Still, Nichols never envisioned himself as a career musician, until suddenly he did. “Up until I was 17, I just did it all the time and I didn’t think about anything else, because I was a dumb teenager. And then once I started realizing I’ve got to make a living somehow, I thought, ‘well I spent the last six years doing nothing else,’ so it’s either this or nothing.” So he began exploring even more genres as a hired gun guitar player for those in need, jumping at the chance to sharpen his self-taught skills by learning everything he could from his fellow musicians. But while this helped him become more technically proficient, he found it creatively unfulfilling over time. “I got into music for creative reasons, and at that point it was just a job. I don’t regret anything I’ve done, but I do feel like I spent too much time playing for other people.”

Nobody listens to one kind of music, but still artists are expected to make only one kind of music.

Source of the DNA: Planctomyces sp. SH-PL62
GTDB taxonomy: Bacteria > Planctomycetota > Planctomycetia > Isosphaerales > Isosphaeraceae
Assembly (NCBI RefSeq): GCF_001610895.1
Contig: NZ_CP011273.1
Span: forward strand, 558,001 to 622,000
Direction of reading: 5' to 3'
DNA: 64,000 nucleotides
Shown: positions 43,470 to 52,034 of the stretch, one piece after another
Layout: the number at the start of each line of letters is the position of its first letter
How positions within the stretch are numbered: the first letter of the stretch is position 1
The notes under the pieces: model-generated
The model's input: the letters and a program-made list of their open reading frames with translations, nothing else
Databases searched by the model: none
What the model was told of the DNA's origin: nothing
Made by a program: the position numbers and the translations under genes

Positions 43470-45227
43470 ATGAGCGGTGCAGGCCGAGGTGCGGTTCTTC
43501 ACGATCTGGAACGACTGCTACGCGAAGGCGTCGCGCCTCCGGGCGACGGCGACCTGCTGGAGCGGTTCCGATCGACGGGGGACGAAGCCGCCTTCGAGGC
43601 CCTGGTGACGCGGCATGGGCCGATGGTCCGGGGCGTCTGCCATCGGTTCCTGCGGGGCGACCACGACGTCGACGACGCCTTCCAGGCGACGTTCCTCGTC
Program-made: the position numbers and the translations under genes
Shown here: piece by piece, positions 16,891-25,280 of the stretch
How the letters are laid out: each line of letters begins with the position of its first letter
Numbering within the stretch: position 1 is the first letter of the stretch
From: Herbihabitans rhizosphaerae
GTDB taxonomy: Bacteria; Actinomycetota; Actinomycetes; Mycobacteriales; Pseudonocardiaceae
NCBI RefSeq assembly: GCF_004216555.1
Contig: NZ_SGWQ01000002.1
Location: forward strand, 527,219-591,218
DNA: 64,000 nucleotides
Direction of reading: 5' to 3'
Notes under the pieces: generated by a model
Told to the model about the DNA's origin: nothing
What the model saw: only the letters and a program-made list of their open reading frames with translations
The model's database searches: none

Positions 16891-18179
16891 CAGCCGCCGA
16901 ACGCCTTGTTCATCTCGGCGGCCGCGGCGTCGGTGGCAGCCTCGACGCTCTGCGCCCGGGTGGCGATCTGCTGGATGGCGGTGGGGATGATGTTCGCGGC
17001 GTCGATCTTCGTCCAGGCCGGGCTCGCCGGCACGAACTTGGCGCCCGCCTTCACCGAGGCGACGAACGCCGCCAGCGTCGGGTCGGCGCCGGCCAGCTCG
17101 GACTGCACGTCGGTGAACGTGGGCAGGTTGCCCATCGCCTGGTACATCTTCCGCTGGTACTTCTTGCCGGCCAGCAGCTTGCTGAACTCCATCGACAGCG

The next natural step was for Nichols to strike out on his own path, and Buffalo Nichols was born. Why that name? “I just always had the [Buffalo nickels] association in my mind, because of my last name. And when I was young I was fascinated with the Buffalo Soldiers, and my grandfather was part of an all-Black infantry in the Korean War also called the Buffalo Soldiers. So the imagery of those words was always very powerful to me.” As Buffalo, Nichols has been able to channel all the diverse influences of his past into a singularly-voiced solo act that’s often been billed as the blues– but Nichols himself is not so sure. “I’ve been playing different types of music for 18 years now, so blues is one part of it. But for me as a musician, that’s a tiny fraction of it.” And though applying such genre shorthands to his music helps him reach interested audiences, Nichols hasn’t let it stop him from writing and playing what he wants. “It affects the way the music is released, but as far as writing it doesn’t enter my mind. Sometimes I write blues songs, sometimes I don’t.” And Nichols makes a great case for rethinking the way we classify music and its makers. “Nobody listens to one kind of music, but still artists are expected to make only one kind of music. So I’d like to present every side of me, rather than fit into one thing.”